NOMINEES: Marjory Graue, Moon for the Misbegotten, Laguna Playhouse; Katie Johnson, Measure for Measure, Shakespeare Orange County; Sally Leonard, A Summer With Hemingway's Twin, ART; Jill Remez, Picasso at the Lapine Agile, Laguna Playhouse.
Fisher's performance as Manda in this skewered version of Noel Coward's Private Livesshone brightest among very fine performances. There are many actresses who could play a white-trash diva la Jerry Springer but very few who could also imbue the character with such vulnerability and intelligence.
WINNER: David Chambers, Tartuffe, SCR.
NOMINEES: Kelly Flynn, White Trash Privit Lives, Hunger Artists; Dean Hess, Six Degrees of Separation, CSUF; Erin Saporito, Blue Window, Vanguard Theatre Ensemble; Joann Yarrow, The Resistible Rise of Arturo Ui, UCI.
In this category, we have a director who had nearly three-quarters of a million dollars to work with (Chambers), directors with ample university budgets (Hess and Yarrow), and directors who had, what, $100 at most? But regardless of how many bells and whistles their productions had, these directors were nominated for the force of their directorial vision.
With that said, the guy who had the most toys wins. Chambers made us look at Molire's antique comedy in an extraordinary new light: it was somber; it was sobering; it was downright scary. Religious hypocrisy has never felt this important. And it was still funny.
WINNER: Orphans, International City Theatre.
NOMINEES: Saint Genet, The Language of the Wall, Empire Theater; Tartuffe, SCR; Twelfth Dog Night, Troubadour Theatre Company at Grove Theatre Center; Two Sisters and a Piano, SCR.
Oh, we can hear the naysayers already. Aren't these the OC Weekly Theater Awards? And isn't the producing agent of Orphans, the International City Theatre, in Long Beach? Yep on both counts. But this production of Lyle Kessler's 1983 dark comedy of two brothers and the mysterious man they kidnap was such a complete and utter joy to watch that it would be a travesty not to honor its brilliance. The three-person cast—Pedro Balmaceda, Joshua Hutchinson and Barry Lynch—was electrifying. Elina deSantos' direction was near-flawless. And the cumulative effect was nigh close to staggering. Did we mention that we really, really liked it?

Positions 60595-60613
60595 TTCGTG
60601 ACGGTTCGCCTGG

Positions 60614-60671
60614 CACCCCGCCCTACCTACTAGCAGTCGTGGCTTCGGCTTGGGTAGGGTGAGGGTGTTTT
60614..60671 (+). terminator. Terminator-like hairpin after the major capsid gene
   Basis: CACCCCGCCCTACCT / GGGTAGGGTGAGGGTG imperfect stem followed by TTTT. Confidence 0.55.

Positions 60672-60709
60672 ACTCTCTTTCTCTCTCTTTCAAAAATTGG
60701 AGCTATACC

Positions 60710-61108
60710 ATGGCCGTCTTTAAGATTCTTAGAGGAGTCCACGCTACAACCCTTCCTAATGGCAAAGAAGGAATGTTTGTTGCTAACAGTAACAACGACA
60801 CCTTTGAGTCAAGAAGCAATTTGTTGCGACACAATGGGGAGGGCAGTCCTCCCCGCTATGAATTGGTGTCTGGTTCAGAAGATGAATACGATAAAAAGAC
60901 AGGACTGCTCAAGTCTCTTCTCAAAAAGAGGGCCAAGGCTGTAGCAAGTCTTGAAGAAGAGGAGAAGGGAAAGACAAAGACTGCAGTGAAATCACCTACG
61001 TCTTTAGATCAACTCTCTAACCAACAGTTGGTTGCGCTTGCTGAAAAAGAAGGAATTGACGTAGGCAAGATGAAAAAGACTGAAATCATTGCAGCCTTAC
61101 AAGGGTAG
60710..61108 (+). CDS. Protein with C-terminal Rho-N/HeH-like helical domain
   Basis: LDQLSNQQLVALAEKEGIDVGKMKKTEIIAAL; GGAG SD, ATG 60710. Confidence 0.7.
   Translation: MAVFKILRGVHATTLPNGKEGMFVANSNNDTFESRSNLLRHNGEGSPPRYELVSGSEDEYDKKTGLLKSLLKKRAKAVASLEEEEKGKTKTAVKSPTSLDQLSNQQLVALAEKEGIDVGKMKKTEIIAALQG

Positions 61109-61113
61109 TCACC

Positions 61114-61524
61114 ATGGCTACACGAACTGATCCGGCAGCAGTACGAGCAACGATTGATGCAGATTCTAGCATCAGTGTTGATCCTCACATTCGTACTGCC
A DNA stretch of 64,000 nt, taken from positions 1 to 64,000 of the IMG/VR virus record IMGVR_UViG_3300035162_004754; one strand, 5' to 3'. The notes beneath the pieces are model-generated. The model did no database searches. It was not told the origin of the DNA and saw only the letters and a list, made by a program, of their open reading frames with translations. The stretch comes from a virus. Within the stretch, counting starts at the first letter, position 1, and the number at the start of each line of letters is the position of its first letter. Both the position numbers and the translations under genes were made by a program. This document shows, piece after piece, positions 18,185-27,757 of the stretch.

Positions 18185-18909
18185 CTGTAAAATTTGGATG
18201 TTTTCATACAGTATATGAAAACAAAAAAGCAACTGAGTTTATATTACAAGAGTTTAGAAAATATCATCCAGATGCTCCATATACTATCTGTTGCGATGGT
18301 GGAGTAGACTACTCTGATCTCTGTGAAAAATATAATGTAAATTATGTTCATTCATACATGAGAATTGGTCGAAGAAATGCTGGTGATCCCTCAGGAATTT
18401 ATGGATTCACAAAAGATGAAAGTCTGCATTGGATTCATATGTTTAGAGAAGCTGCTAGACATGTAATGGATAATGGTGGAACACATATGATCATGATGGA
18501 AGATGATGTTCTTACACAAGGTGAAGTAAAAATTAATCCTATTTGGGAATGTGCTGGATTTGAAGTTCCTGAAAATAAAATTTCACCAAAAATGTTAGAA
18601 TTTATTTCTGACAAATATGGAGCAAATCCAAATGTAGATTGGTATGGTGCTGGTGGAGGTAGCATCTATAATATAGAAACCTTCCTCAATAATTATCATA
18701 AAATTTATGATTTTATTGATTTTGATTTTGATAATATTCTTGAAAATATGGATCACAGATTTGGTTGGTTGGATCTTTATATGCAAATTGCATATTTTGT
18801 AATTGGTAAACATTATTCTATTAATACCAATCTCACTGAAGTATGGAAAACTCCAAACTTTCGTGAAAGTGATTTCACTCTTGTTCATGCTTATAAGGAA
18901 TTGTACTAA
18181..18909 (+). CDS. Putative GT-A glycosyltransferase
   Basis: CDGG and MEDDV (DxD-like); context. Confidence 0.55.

THE GEORGE JEFFERSON AWARD
WINNER: Stages and ART
This award, bestowed in honor of the famed laundry-store owner who moved from the slums to a deluxe apartment in the sky, was given to the two theaters who took the biggest strides this year in terms of physical space. Both Stages and ART moved into much larger, cleaner and better-located environs this year. In a year when several theaters opened their doors and one—the Theatre District—sadly closed theirs, it's fitting to honor two companies that decided to take big financial risks in their ongoing mission to do theater.
THE GRANDE HUEVOS AWARD
WINNER: Rude Guerrilla Theater
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Rude Guerrilla's slate of plays was challenging, disturbing and by far the most provocative of any in the county. From the gruesome raw-liver scene in 'Tis Pity She's a Whoreand the dark broodiness of Unidentified Human Remainsto its risky choice to mount the gay passion play Corpus Christi and the taste of artistic director Dave Barton in inviting Arthur Hanket to Orange County to mount his searing one-man show about Jean Paul Genet, this company never stopped cranking out the surprises. Opinions are just that, and you can take issue with any of these plays in terms of quality and consistency, but you can't argue that few theaters in 1999 were as talked about—or worth talking about—as Rude Guerrilla.
The Helen Modjeska Award for contribution to Orange County Theater
WINNER: Alex and Rick Golson, Orange Coast College
In honor of the Polish-born actress who called Orange County home in the late 1800s, our lifetime achievement award goes to two brothers, Alex and Rick Golson. The Golsons, who launched the Orange Coast College Repertory Theatre in the late 1970s, attended OCC a decade before and have inspired countless students to pick up the theatrical baton. If there's a mantra among their many and varied lessons, it's "Do more with less." Their ability to teach passion and dedication are far more more important than big budgets and has helped spawn at least two of the county's most interesting theaters—Rude Guerrilla and the Hunger Artists. Dozens of other Golson protgs are pursuing their dream elsewhere.